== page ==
Marketing Junto | The Issues Within The WordPress Community

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My Take

Matt Mullenweg, the co-founder of the WordPress open-source project and founder and CEO of Automattic (, has a real talent of being a bit of a dictator around the open-source project, which is and should be a group effort.

Recently, Cameron Jones on his blog wrote a hard hitting piece about what he thinks of the requests for volunteers for the open-source project.

He makes some very good points:

  • WordPress is not a community driven project, it’s a dictator driven project.
  • WordPress is not as important as we think it is. WordPress is just a tool that we all uses to build sites. There are other tools that we can use as well.

He goes on to say that the WordPress Foundation’s “Five For The future” isn’t the only way you can give back. But often to people like Matt, it’s not seen that way.

[Matt] means that a vast number of various contributions to the project, involving both time and/or monetary contributions, are explicitly excluded.

Cameron Jones

Cameron sums up his piece:

I don’t think Five For The Future is all bad. The intentions are undoubtably noble, and the qualifying contributions, while extremely limited and exclusionary, is largely correct when considering the core software. However the inflammatory attitude of those not involved being “free riders”, as well as setting scorekeeping benchmarks that are being weaponized against those who don’t contribute “enough” or in the “right way”, are fracturing the WordPress community. Five For The Future serves a necessary purpose, but is in need of a serious change of image before the toxicity it’s breeding turns people away from WordPress for good.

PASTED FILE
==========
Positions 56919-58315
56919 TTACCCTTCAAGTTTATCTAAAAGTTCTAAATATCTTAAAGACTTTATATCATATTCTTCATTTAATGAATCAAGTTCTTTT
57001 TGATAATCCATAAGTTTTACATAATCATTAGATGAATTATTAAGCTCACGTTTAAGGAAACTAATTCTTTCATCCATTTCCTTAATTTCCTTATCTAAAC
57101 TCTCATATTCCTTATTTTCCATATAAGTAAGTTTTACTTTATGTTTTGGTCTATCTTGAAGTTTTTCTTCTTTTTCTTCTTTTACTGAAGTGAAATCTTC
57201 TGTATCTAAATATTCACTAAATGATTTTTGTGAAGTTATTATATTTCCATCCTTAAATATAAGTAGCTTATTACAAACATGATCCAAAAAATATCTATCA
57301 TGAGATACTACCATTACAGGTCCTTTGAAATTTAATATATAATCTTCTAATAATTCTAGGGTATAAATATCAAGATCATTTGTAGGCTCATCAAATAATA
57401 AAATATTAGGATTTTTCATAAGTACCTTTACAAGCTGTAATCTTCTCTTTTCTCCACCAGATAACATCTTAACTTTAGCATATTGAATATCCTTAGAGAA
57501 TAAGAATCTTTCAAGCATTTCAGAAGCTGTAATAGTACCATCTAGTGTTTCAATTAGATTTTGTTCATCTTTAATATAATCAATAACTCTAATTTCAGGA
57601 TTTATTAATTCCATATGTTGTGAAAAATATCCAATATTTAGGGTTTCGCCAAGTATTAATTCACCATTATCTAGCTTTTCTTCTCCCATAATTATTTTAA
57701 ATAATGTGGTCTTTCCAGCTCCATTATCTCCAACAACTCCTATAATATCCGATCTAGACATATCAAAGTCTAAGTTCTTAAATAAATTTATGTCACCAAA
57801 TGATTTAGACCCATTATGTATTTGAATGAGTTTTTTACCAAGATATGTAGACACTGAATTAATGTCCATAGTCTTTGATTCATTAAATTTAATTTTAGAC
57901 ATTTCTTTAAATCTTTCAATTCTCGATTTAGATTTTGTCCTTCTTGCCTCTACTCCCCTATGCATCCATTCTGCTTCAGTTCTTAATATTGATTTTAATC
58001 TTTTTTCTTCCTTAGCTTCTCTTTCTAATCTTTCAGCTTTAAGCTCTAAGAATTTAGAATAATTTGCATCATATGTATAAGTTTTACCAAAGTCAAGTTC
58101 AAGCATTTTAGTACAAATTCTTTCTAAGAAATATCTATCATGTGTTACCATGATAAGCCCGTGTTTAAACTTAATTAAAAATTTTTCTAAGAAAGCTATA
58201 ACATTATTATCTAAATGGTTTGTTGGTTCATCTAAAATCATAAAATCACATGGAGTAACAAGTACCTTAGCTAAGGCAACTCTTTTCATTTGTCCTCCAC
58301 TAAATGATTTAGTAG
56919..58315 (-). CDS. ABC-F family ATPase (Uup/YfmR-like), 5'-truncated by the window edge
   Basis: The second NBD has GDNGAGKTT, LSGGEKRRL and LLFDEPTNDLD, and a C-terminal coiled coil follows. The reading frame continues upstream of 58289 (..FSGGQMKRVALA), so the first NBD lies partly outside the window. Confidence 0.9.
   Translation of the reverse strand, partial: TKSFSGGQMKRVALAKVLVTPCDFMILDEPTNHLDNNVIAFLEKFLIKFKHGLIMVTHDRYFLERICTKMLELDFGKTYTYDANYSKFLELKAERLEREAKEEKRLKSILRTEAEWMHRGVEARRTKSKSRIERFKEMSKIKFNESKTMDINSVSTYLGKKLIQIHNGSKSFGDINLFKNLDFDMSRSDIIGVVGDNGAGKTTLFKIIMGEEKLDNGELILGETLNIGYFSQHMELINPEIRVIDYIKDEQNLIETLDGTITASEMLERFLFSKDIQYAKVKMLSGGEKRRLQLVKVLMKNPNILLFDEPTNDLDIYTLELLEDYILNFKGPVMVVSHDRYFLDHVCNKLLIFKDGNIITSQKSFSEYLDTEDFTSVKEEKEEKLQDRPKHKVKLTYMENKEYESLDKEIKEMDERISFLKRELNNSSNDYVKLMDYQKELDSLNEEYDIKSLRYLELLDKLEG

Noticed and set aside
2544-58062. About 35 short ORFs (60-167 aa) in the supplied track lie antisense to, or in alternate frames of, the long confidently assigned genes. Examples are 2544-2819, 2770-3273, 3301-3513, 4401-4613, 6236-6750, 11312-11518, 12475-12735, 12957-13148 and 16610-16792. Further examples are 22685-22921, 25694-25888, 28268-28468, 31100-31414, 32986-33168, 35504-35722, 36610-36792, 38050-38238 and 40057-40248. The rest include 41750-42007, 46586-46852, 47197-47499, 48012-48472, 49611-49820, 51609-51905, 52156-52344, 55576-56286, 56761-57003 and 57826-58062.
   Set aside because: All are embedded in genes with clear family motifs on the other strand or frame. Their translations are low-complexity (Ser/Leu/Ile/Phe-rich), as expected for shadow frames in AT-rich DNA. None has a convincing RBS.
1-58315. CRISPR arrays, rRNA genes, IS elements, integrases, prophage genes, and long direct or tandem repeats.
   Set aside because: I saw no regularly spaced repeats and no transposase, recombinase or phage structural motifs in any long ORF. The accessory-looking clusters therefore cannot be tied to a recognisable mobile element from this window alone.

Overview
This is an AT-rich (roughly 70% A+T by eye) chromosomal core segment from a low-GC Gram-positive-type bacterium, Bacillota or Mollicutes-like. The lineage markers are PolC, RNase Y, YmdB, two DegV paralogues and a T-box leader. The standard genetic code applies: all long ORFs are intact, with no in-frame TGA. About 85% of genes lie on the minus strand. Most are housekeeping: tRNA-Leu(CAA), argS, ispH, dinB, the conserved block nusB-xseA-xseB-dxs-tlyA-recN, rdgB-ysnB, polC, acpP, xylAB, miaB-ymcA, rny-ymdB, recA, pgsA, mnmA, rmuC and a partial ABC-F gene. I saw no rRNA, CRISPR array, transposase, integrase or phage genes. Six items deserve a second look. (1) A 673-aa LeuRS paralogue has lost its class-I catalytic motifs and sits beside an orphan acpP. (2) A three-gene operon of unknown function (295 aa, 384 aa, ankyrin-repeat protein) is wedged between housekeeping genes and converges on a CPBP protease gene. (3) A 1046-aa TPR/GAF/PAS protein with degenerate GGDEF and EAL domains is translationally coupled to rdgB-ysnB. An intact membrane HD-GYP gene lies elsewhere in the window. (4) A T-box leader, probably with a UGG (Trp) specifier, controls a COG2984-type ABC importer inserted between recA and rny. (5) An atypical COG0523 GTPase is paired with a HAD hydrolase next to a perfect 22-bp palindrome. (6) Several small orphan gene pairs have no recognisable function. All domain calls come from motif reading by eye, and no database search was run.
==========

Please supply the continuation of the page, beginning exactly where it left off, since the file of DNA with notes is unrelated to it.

Cameron Jones

Many of the ways I give back to WordPress isn’t to the core structure of the foundation, but to help out with the WordCamps, help people who are stuck on WordPress questions, that are not always on the forums. But none of these count to “Five For The Future.”

It sometimes feels like Matt and the higher-ups in the foundation don’t view these contributions as valuable, which can and often does alienate people from contributing.

I actually find what many in the higher echelons think is a free rider problem is actually offensive. Many of us are not free riders. We’re just not contributing how THEY think we should. I try and give back how ever I can. Sorry it doesn’t count. I’m looking at you Josepha! And though she responded to people who were offended in the comments, I think she needs to clarify her thoughts better in the article, if she didn’t mean to call everyone who doesn’t contribute the way they think we should is a free rider and bringing down the ship.

WordPress expert Paul Lacey tweeted, “There I was just coming to terms with being a Parasite, and now I’m a Free Rider too. I’m just glad I’m not yet an existential threat.”

Everyone who knows me, knows I love WordPress and the community. But like Cameron, in the end WordPress is just a tool to get a site up and running. I can, though I don’t want to, use a different content management system (CMS) if need be.

What do you think about all this drama? Hit reply and let me know your thoughts.

Web Finds

Podcast Of Note

I’ve been a huge fan of Jay Clouse and his Creative Elements podcast for a while now. Jay interviews some of the biggest names in the digital creator space. He’s a great interviewer as well. Jay’s shows are around an hour long, but every minute you’re sitting taking it all in. It’s a must listen.

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Until next week, stay curious!

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Photo by Fikret tozak on Unsplash

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